Editor’s note: This is one of an occasional series of articles about the people and places of 53206.
When Tenesha Jefferson first started working at the Milwaukee Rescue Mission’s Cross Trainers Academy, she asked her four children not to call her “mama” inside the school.
“I told my kids ‘you have to call me Ms. Jefferson here,’” Jefferson said. “You can’t call me mama.”
Ironically, the educational assistant now has 230 students calling her “mama.”
“I’m a mother, so I mother on my students, and I call them my babies,” Jefferson said. “And now I consider myself having 230-plus kids.”
Cross Trainers Academy, located on 1530 W. Center St., uses that family environment to help students become productive members of society.
The academy, which serves students from pre-kindergarten through high school, is a private school that is part of the Milwaukee Parental Choice Program. Schools in Wisconsin’s Private Choice School Program receive state funding for each eligible student based on family size and income.
Roughly 90 percent of the school’s families fall at, or below, the federal poverty line, and about 30 percent are or have been homeless. This means that tomorrow’s math problem isn’t the biggest problem in their lives.
“You can’t learn when you’re hungry,” said third-grade teacher Alyssa Hoekstra. “Or you can’t do math when you haven’t slept all night because you don’t have a bed … [Students think], ‘Why should I learn math if I’ve got all this stuff that I need to deal with.’”
The academy scored 57.1 out of 100 on the Wisconsin Department of Public Instruction’s 2016-17 School Report Card, classifying it as “meets few expectations.” Based on recent standardized tests, 9.5 percent of the students are proficient or advanced in English and language arts, and 2.4 percent of the students are proficient or advanced in math. The state averages for both categories are about 40 percent. The public school a block north, Hopkins Lloyd Community School, earned a 52.1 on the report, which falls in the “fails to meet expectations” category.
“While we were encouraged in some aspects, we realize we still have much work to do to in many areas,” Cross Trainers School Administrator Jacquelyn Verhulst said about the test scores. She added that the school has been “working diligently to promote attendance among our families, realizing that strong attendance is a key factor in predicting academic success.”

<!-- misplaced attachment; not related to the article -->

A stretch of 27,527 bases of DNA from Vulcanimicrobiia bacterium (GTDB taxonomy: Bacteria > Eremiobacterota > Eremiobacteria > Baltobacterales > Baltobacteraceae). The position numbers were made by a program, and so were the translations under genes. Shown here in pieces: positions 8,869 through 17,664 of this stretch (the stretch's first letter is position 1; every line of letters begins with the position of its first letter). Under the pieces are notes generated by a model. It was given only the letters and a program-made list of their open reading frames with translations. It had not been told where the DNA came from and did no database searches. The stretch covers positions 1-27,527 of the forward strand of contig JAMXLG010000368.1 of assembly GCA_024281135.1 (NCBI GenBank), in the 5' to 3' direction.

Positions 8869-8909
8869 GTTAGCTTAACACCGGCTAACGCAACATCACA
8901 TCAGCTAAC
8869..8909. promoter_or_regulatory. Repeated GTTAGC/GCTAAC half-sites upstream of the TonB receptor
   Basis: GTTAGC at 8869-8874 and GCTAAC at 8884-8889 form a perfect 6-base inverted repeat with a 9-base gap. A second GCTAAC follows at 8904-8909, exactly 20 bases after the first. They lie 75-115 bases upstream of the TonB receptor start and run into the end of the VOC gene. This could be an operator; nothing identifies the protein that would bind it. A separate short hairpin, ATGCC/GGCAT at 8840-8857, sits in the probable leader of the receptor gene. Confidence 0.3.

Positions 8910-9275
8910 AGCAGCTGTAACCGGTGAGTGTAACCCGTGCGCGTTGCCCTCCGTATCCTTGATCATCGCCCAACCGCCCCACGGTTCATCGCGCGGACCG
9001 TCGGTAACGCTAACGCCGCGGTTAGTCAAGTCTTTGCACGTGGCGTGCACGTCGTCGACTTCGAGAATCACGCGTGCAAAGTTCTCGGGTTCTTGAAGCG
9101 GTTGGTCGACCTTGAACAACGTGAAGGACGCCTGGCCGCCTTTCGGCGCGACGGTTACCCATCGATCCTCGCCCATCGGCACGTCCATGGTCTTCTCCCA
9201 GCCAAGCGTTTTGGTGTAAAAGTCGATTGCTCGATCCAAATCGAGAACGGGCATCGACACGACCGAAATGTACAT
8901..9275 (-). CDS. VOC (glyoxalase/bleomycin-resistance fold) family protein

Verhulst added that many students have experienced trauma, and it takes time to build relationships with them. To help do that, Cheryl Bledsoe, an assistant principal, makes herself available to students at all times, by giving her cell phone number to students and families.
“It’s important we include the families involved because if you pull a child out from something that is broken and we fix it and work with them and we send them back to that broken environment, then we’re just reprogramming and deprogramming students,” Bledsoe said. “I try to include the family circle.”
While many teachers would settle for connecting with the parents, Bledsoe gets to know multiple family members.
“It works for the parents because it makes them feel they are involved,” Bledsoe said. “They trust me enough that I will reach out to the proper people.”
And according to Hoekstra, who joined the academy last year, that family atmosphere results in an energetic staff.
“People are constantly giving it 110 percent, which makes a difference when you are trying to impact kids,” Hoekstra said. “There are so many kids who have seen adults give up on them. … When they have teachers that are giving 110 percent all the time, it makes a difference in their lives.”
This doesn’t happen overnight.
“A lot of kids don’t trust people right away for good reason,” Hoekstra said. “And so when I came in, it was more like, ‘Who are you?’”
Those students reluctant to trust her at first now send her letters to keep in touch since they don’t get to see her every day.
“I actually have really wonderful relationships with those kids,” Hoekstra said. “When you have trust with the students, they say, ‘OK, I’m willing to try this, and I’m willing to take risks, I’m willing to fail, to try to make something of myself academically, socially and emotionally.”